Good Morning! Hope y'all had a fine summer weekend! Tech companies are firing employees even before they start working... Coinbase is extending its hiring freeze and has rescinded some job offers, and Tesla and Gemini are both planning a 10% headcount reduction. Friday's CPI report is set to paint a better picture of what inflation looks like. On the positive side of things, maybe inflation hasn't hit movie theaters too hard yet, with Top Gun: Maverick killing it again at the box office this weekend (grossing $86 million in North America, following a record-breaking $156 million debut last weekend). Also killing it was Rafael Nadal, who won his 14th French Open and 22nd Grand Slam.
With stocks and crypto markets getting clapped, check out today's sponsor, Cadre, that allows you to invest in commercial real estate.
So far in 2022, 19 SPAC mergers have been canceled. What was once the hot new kid on campus, is now old news. Major companies like Forbes and SeatGeek canceled their SPAC plans last week, which makes up nearly $18 billion of eliminated deal value.
When SPACs rose to fame, everyone thought they were great alternatives to IPOs because they moved faster, and had more price certainty. In reality though, SPAC mergers rely on investors that bought into the SPAC more so than the investors that come in via PIPE financing. Those early investors are often times hedge funds that are quick to redeem when markets take a turn like they have this year.
There are still over 120 SPAC mergers waiting to close, so the instrument isn't extinct, but more damaged rather. The smaller transactions are more likely to be completed, whereas larger ones like Forbes and SeatGeek could see more cancelations.
Short Squeez Takeaway: It's not just SPACs that are in a dry spell. The IPO market has been stagnant as of late as well. Hopes of a June rush have been dashed, as people want to wait out tough market conditions. One thing's for sure, while shiny new products (like SPACs) constantly come and go, the tried and true IPO will be around for a while.
Equities finished lower this week, but crypto was able to pick up some steam over the weekend after a choppy week prior.
Movers & Shakers
With stocks and crypto markets getting clapped, investing in alternative markets(1) is an excellent way to diversify your portfolio.(2)
Commercial real estate is a steady option with tangible assets you can touch and feel.
In the wake of the fintech boom, Cadre has married groundbreaking technology with expertly curated commercial real estate investment opportunities. Through their online investing platform, Cadre opens participation in a historically opaque and illiquid asset class.
The committee’s investment professionals hail from a variety of top-tier institutions during their careers, such as Blackstone, Vornado Realty Trust, Goldman Sachs, Prudential Real Estate, Four Seasons and GEM Realty Capital.
With low correlation to the stock market, commercial real estate is a vital part of a long term portfolio to grow wealth.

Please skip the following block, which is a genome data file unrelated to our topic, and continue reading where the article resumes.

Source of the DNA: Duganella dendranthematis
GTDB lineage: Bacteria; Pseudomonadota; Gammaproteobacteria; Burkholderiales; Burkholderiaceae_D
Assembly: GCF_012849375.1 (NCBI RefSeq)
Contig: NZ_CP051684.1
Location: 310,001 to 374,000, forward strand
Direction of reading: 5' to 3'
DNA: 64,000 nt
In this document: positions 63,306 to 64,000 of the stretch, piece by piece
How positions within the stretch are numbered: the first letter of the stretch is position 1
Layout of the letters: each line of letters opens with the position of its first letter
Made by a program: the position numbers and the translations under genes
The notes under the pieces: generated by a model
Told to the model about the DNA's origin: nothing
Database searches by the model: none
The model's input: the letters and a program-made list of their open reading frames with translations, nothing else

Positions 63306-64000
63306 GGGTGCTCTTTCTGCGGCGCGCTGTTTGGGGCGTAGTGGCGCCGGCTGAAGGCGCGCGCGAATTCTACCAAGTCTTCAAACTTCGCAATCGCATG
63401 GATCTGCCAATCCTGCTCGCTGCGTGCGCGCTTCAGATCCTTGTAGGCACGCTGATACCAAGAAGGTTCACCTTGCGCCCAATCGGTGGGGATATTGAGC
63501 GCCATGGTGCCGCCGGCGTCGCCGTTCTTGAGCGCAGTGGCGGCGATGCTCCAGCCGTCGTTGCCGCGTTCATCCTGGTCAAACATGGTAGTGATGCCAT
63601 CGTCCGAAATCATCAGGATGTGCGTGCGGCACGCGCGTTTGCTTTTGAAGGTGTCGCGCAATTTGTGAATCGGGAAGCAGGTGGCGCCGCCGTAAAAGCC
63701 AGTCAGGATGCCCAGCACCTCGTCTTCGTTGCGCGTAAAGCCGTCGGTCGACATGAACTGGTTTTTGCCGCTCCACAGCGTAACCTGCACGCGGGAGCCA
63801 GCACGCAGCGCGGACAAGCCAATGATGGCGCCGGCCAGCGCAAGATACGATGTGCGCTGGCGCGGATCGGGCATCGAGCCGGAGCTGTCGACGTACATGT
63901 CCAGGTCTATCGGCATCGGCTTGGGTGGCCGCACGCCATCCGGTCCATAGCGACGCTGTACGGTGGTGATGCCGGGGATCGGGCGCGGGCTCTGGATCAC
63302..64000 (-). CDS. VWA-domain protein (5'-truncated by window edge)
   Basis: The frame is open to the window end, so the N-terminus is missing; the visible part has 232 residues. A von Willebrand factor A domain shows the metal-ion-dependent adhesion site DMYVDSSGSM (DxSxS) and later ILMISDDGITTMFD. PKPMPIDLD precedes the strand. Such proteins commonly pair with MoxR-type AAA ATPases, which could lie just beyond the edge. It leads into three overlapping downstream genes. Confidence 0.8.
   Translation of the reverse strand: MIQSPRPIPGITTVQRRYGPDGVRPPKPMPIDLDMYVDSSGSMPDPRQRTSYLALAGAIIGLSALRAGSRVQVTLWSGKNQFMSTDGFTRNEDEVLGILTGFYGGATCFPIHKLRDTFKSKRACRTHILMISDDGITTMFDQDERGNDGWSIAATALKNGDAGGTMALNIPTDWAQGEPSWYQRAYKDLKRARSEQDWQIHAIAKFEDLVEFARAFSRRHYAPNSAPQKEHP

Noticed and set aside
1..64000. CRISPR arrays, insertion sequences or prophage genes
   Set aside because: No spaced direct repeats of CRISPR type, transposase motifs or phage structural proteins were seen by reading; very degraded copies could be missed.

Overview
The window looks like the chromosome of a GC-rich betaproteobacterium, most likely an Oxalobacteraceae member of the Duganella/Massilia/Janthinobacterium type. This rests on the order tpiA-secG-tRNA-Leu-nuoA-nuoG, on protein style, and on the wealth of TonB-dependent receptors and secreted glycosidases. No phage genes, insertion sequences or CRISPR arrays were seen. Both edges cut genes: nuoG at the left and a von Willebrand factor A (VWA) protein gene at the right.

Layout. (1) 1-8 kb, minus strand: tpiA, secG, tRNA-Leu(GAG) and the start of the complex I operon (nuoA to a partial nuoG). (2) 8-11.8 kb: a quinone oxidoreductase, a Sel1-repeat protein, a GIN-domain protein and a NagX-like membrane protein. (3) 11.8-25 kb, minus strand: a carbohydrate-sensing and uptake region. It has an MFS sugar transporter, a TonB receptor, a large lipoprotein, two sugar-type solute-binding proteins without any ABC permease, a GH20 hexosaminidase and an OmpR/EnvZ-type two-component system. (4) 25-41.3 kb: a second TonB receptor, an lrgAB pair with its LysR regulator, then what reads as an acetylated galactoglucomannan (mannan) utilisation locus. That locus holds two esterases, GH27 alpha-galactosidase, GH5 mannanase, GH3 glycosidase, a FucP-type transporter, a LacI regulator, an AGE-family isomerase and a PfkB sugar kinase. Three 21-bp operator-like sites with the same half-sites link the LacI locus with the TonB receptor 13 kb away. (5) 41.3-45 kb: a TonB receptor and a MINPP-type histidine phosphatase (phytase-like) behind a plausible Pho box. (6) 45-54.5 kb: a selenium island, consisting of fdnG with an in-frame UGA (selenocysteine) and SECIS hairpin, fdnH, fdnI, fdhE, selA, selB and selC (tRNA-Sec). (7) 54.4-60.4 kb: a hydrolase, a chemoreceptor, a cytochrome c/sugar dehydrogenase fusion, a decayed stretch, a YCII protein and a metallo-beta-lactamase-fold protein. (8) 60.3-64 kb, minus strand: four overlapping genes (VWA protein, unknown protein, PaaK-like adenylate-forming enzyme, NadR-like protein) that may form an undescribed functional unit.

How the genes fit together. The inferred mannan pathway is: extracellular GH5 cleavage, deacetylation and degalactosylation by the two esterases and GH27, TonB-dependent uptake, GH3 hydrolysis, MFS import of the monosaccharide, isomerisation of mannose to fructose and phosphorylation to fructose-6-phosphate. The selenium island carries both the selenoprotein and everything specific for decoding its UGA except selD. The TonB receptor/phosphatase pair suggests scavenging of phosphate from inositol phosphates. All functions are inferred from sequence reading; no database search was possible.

Cadre is the way to make it happen.
From the author of the Wall Street Journal bestseller Barking Up the Wrong Tree comes a cure-all for our increasing emotional distance and loneliness—a smart, surprising, and thoroughly entertaining guide to help build better friendships, reignite love, and get closer to others, whether you’re an extrovert or introvert, socially adept or socially anxious.
Can you judge a book by its cover?
Is a friend in need truly a friend indeed?
Does love conquer all?
In Plays Well With Others, Eric Barker dives into these questions, drawing on science to reveal the truth beyond the conventional wisdom about human relationships. Combining his compelling storytelling and humor, Barker explains what hostage negotiation techniques and marital arguments have in common, how an expert con-man lied his way into a twenty-year professional soccer career, and why those holding views diametrically opposed to our own actually have the potential to become our closest, most trusted friends.
Leveraging the best evidence available—free of platitudes or magical thinking—Barker analyzes multiple sides of an issue before rendering his verdict. What he’s uncovered is surprising, counterintuitive, and timely—and will change the way you interact in the world and with those around you just when you need it most.
“From our highest highs to our lowest lows, our relationships to other people determine our happiness and well-being.”
US gasoline futures prices from June 1, 2012, to June 2, 2022
The world is complex. Consider the various reasons floating around explaining the market’s fall in the last two months – war, inflation, interest rates, China, supply chain disruptions, weak GDP, and over valuations. This is not a complete list, but enough to suggest that the world is complex. And so are financial markets.
How do you deal with such complexity in your wealth creation journey without losing your sanity?
Have an investment process that is elegant in its simplicity.
Of course, this goes against common belief that your investment process must be complex to be profitable. This is because, like the Dutch computing science pioneer Edsger W. Dijkstra said, “Complexity sells better.” Against that, “simplicity requires hard work to achieve it and education to appreciate it.” And not many investors would want to walk on that road less travelled.
Also, a research paper titled The Confounding Bias for Investment Complexity argued that “a preference for complexity is almost hardwired into investors, their agents, and asset managers because the intuition is that a complicated investment landscape requires a complex solution; a complex strategy also supports a higher fee from both agents and managers.”
This is even when “simplicity leads to better investor outcomes not because simplicity in and of itself produces better investment returns, but because a simple strategy encourages investors to own their decisions and to less frequently overreact to short-term noise.”
So, what’s a simple investment strategy that also works?
Let me keep it simple and share with you the ten-parts strategy outlined by John Bogle in his book The Clash of the Cultures.
It’s simple and it works.
1. Remember reversion to the mean: Markets are like a pendulum. And like Ben Graham quoted Horace said at the start of his book Security Analysis, “Many shall be restored that are now fallen and many shall fall that are now in honor.” People forget that markets are mean reverting when returns get way ahead of the fundamentals, and everyone’s getting rich. But, like with Cinderella at the ball, the clock does strike 12, and everything turns into pumpkins and mice.